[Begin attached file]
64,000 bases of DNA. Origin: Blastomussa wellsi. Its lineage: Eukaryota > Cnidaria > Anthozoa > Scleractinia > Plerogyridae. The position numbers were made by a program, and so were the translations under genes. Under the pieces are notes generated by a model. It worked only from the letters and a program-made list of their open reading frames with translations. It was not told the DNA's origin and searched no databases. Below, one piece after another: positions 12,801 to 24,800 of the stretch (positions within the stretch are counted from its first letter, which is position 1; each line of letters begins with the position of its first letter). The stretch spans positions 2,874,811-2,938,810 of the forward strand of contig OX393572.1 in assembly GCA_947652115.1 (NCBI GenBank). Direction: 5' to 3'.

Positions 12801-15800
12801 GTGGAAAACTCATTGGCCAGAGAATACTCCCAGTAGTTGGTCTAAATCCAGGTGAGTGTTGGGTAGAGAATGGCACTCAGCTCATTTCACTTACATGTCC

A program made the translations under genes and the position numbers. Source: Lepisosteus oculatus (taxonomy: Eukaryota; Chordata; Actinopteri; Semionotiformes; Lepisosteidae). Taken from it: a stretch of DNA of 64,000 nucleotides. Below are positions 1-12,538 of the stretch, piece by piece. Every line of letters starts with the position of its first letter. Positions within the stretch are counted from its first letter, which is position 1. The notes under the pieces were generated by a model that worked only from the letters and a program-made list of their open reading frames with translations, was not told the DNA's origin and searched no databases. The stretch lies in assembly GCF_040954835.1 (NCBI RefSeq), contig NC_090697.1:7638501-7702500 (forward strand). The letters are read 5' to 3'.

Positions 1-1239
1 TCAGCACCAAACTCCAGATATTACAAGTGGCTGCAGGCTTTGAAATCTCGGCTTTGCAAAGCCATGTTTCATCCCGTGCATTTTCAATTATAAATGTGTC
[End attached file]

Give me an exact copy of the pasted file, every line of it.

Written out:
64,000 bases of DNA. Origin: Blastomussa wellsi. Its lineage: Eukaryota > Cnidaria > Anthozoa > Scleractinia > Plerogyridae. The position numbers were made by a program, and so were the translations under genes. Under the pieces are notes generated by a model. It worked only from the letters and a program-made list of their open reading frames with translations. It was not told the DNA's origin and searched no databases. Below, one piece after another: positions 12,801 to 24,800 of the stretch (positions within the stretch are counted from its first letter, which is position 1; each line of letters begins with the position of its first letter). The stretch spans positions 2,874,811-2,938,810 of the forward strand of contig OX393572.1 in assembly GCA_947652115.1 (NCBI GenBank). Direction: 5' to 3'.

Positions 12801-15800
12801 GTGGAAAACTCATTGGCCAGAGAATACTCCCAGTAGTTGGTCTAAATCCAGGTGAGTGTTGGGTAGAGAATGGCACTCAGCTCATTTCACTTACATGTCC

A program made the translations under genes and the position numbers. Source: Lepisosteus oculatus (taxonomy: Eukaryota; Chordata; Actinopteri; Semionotiformes; Lepisosteidae). Taken from it: a stretch of DNA of 64,000 nucleotides. Below are positions 1-12,538 of the stretch, piece by piece. Every line of letters starts with the position of its first letter. Positions within the stretch are counted from its first letter, which is position 1. The notes under the pieces were generated by a model that worked only from the letters and a program-made list of their open reading frames with translations, was not told the DNA's origin and searched no databases. The stretch lies in assembly GCF_040954835.1 (NCBI RefSeq), contig NC_090697.1:7638501-7702500 (forward strand). The letters are read 5' to 3'.

Positions 1-1239
1 TCAGCACCAAACTCCAGATATTACAAGTGGCTGCAGGCTTTGAAATCTCGGCTTTGCAAAGCCATGTTTCATCCCGTGCATTTTCAATTATAAATGTGTC